In Alzheimer’s disease and related dementias, cognitive decline is driven by the overaccumulation of a normal brain protein known as tau. Wherever tau builds up, nearby brain tissue starts to degenerate and die.
Now, researchers at Washington University School of Medicine in St. Louis have found — in mice — that Alzheimer’s-like tau deposits in the brain lead to the accumulation of a form of cholesterol known as cholesteryl esters, and that lowering cholesteryl ester levels helps prevent brain damage and behavioral changes.
“This has important therapeutic implications,” said senior author David M. Holtzman, MD, the Barbara Burton and Reuben M. Morriss III Distinguished Professor of Neurology. “The compound we used in this study has side effects that make it unsuitable for use in people. But if you could develop a therapy that reduces cholesteryl esters inside brain cells without unacceptable side effects, it would be a promising candidate to test in neurodegenerative diseases.”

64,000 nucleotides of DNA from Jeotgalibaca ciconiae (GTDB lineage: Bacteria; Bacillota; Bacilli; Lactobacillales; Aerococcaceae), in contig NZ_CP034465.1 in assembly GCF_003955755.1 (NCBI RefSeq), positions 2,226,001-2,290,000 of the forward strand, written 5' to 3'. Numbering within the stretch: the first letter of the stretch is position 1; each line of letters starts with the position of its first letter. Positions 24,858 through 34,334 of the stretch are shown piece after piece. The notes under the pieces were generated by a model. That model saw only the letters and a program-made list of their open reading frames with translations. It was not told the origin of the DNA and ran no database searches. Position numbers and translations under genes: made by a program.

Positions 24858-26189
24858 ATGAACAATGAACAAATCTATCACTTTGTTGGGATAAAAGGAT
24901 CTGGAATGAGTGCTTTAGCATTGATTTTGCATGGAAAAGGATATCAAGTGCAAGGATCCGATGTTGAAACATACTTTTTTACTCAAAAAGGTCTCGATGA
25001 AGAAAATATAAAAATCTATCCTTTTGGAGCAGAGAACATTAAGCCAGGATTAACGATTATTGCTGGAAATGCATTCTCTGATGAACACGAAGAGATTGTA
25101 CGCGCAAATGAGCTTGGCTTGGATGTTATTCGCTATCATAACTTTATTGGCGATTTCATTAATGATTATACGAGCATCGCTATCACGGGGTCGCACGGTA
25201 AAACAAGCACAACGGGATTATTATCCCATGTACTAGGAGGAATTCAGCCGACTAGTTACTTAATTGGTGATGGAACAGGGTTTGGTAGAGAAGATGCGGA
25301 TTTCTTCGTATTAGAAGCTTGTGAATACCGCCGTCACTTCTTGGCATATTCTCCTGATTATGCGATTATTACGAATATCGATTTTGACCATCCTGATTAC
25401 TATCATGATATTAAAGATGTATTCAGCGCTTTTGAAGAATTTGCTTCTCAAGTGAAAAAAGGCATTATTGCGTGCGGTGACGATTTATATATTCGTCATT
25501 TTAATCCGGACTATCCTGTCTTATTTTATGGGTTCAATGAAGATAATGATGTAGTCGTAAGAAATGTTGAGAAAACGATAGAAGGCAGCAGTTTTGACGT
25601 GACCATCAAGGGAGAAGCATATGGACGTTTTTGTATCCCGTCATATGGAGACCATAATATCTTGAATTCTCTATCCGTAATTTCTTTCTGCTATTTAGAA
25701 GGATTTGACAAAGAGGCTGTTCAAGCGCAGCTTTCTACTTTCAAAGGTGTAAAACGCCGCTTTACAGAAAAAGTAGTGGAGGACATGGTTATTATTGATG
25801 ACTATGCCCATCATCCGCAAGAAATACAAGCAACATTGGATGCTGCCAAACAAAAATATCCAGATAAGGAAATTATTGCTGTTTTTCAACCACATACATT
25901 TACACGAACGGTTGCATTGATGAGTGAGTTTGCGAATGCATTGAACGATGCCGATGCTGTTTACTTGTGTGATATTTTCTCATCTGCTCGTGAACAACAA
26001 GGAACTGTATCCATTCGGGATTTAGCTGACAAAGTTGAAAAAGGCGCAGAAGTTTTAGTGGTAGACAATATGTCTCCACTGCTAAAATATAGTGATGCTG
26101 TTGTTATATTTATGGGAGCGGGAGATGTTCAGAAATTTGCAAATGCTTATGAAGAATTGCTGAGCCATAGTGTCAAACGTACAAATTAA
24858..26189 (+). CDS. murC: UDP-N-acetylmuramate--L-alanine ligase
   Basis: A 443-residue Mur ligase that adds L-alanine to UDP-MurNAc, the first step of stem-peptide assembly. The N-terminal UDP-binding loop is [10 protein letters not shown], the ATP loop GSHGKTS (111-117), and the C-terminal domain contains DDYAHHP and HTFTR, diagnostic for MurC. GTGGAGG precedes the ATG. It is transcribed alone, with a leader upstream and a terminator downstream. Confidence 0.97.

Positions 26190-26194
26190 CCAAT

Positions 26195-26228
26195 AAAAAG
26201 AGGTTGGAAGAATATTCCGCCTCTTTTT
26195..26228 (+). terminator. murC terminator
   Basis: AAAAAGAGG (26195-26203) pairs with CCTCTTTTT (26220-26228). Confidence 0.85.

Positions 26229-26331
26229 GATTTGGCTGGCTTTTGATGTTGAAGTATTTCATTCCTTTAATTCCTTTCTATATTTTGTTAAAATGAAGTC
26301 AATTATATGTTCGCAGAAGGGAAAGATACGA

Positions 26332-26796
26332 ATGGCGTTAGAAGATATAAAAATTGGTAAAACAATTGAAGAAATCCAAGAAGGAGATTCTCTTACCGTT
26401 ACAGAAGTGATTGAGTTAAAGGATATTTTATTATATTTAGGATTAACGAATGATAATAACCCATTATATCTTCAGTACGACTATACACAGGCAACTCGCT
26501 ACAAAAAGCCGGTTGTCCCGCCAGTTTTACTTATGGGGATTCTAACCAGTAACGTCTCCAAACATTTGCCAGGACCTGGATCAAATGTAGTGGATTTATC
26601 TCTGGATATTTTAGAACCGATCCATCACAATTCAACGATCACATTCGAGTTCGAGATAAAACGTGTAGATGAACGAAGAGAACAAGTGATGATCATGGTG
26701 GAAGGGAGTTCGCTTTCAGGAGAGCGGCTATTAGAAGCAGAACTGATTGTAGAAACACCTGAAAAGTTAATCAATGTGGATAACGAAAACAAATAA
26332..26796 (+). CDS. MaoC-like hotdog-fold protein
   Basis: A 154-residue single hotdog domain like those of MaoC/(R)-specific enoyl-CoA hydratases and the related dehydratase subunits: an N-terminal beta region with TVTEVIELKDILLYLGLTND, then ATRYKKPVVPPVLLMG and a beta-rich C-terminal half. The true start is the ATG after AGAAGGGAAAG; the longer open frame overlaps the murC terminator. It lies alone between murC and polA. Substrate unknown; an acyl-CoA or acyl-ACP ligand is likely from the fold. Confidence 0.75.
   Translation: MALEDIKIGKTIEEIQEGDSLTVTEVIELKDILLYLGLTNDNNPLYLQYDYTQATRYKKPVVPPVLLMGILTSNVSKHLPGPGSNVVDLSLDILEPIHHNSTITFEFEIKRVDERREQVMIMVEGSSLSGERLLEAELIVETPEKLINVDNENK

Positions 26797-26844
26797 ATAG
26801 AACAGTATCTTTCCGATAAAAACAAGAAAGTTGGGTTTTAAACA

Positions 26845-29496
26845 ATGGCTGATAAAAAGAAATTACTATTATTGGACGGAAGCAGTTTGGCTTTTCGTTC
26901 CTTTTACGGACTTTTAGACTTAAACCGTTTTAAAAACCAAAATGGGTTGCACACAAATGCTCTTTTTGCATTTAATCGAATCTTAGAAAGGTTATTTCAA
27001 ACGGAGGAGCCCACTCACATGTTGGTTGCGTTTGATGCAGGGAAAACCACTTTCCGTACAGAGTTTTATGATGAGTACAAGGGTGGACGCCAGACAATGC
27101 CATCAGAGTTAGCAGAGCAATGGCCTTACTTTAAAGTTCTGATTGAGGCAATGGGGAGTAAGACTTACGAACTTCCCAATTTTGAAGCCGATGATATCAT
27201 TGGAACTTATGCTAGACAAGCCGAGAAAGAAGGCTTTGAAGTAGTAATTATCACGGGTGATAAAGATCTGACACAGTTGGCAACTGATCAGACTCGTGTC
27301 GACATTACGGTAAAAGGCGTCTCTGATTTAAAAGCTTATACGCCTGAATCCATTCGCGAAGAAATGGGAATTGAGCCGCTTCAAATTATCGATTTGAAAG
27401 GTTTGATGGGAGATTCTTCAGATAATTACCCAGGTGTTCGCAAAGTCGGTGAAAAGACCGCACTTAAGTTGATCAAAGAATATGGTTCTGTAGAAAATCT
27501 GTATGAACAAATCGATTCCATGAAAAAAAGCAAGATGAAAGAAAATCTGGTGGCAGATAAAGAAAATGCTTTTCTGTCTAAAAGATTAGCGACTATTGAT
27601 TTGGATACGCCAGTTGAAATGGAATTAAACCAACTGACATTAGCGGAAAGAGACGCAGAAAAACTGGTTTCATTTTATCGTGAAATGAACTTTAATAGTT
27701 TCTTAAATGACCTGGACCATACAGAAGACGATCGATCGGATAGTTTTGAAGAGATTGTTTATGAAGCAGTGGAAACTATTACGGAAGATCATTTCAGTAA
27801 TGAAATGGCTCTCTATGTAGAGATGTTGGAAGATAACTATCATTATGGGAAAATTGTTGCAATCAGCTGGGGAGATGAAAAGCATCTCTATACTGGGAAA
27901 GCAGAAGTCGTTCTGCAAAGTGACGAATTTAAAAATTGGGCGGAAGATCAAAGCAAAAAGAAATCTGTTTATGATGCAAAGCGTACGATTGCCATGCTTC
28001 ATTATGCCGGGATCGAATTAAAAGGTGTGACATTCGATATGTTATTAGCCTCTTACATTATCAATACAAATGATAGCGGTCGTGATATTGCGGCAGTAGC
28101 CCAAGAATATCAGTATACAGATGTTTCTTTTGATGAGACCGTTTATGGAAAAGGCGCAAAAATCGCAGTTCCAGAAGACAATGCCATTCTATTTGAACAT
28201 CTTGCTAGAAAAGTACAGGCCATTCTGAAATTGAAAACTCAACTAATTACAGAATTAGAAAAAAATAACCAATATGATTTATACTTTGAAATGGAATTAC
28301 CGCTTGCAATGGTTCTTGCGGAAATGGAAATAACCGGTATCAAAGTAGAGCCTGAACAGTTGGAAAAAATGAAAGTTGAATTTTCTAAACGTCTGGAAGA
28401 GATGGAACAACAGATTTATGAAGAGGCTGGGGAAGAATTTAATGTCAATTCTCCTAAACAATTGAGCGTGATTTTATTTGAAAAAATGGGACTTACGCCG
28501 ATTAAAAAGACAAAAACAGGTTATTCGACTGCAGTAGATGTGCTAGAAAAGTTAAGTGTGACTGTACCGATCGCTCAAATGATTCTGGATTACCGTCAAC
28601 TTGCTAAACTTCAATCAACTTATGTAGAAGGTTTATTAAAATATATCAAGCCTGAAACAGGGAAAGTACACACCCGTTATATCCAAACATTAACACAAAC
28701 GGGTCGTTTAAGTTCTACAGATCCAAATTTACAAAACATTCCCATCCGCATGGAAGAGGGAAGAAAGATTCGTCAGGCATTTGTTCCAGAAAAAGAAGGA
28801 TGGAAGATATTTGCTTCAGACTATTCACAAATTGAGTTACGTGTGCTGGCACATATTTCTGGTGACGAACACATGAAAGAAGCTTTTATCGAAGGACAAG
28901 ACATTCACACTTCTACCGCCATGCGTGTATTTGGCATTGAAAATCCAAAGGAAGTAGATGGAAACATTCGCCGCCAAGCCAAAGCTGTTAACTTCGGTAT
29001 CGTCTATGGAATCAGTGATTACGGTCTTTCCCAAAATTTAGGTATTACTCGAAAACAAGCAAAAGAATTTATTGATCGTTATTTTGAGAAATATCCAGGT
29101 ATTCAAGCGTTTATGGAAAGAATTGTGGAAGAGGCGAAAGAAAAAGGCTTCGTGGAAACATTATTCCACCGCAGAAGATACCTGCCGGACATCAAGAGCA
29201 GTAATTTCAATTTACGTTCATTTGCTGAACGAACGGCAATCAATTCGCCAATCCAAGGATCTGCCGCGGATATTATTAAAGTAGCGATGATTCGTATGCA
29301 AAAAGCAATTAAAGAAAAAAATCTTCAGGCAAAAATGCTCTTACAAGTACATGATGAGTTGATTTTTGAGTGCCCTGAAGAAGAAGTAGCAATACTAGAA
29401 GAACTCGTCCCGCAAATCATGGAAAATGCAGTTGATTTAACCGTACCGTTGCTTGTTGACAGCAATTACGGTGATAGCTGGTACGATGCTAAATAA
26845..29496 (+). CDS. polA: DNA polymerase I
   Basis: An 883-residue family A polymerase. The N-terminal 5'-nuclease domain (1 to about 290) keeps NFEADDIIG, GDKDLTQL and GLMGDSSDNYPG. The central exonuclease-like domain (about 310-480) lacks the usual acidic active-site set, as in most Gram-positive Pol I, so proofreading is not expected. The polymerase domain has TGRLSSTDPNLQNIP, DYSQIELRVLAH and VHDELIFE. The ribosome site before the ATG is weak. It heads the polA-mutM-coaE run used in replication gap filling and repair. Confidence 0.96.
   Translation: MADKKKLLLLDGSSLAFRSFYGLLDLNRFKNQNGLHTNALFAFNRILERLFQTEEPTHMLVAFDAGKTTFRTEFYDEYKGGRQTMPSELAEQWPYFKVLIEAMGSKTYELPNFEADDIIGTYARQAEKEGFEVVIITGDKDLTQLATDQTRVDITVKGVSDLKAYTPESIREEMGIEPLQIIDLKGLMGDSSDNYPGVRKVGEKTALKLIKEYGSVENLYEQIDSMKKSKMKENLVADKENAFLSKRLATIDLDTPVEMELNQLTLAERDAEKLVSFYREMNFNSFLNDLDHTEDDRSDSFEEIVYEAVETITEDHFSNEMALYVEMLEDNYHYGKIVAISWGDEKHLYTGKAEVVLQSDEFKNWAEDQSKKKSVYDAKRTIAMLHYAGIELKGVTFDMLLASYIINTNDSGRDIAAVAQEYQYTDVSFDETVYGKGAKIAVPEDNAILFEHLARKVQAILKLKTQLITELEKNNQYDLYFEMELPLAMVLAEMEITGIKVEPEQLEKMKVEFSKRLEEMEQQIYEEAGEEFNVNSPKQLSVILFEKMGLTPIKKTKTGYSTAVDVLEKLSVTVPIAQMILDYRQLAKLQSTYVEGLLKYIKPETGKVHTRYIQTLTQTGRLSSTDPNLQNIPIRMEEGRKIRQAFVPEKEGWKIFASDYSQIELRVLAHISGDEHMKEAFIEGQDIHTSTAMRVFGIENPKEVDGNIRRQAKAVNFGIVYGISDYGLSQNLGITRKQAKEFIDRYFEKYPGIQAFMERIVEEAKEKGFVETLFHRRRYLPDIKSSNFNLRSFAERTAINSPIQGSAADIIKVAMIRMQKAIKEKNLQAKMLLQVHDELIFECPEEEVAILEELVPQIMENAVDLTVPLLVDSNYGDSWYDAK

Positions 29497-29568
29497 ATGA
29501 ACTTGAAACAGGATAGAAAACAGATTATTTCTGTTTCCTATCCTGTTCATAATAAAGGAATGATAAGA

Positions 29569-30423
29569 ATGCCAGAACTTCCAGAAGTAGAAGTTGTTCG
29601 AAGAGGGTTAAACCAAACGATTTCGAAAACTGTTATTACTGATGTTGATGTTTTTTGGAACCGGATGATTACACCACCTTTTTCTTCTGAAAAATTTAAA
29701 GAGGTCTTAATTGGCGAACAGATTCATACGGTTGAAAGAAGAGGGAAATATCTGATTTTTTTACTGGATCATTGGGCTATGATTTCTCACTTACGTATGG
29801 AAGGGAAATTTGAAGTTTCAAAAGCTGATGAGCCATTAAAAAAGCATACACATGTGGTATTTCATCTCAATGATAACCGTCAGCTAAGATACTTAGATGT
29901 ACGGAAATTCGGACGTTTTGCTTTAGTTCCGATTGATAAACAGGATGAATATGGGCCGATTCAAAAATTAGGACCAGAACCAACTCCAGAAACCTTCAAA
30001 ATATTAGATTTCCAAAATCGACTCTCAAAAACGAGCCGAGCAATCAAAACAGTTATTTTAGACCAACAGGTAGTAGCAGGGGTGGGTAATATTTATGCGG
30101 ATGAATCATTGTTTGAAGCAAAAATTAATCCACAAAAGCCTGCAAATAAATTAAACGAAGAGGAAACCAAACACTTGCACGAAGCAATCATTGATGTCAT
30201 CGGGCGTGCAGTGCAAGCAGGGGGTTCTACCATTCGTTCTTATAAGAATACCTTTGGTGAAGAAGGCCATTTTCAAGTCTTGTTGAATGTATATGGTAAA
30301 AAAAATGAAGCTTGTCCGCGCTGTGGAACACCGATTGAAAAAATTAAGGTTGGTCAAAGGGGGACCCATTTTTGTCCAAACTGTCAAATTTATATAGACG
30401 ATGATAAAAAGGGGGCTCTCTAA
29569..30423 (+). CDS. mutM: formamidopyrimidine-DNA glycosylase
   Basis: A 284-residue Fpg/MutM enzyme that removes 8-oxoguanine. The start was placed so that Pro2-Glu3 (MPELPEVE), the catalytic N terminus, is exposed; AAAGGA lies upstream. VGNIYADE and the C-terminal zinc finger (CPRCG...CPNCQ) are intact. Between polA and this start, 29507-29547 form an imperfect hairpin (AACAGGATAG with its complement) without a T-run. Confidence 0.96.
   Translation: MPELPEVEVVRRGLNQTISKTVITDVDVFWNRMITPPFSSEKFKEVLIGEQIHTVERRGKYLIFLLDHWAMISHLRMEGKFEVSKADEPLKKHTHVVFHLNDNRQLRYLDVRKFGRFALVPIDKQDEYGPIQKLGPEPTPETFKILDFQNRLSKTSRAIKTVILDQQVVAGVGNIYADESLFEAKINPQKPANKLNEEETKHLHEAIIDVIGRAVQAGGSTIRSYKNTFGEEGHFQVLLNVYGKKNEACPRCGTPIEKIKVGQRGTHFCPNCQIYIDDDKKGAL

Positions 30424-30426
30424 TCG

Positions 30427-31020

The findings are published Nov. 22 in the journal Neuron.
The link between cholesterol and dementia is not as far-fetched as it might seem. The biggest genetic risk factor for Alzheimer’s is APOE, a gene involved in activating the brain’s immune cells. When such cells are activated in the wrong way or at the wrong time, they can damage brain tissue. But APOE also has another important job in the body: It carries cholesterol and other lipids around in the blood. In this capacity, it plays a role in atherosclerosis.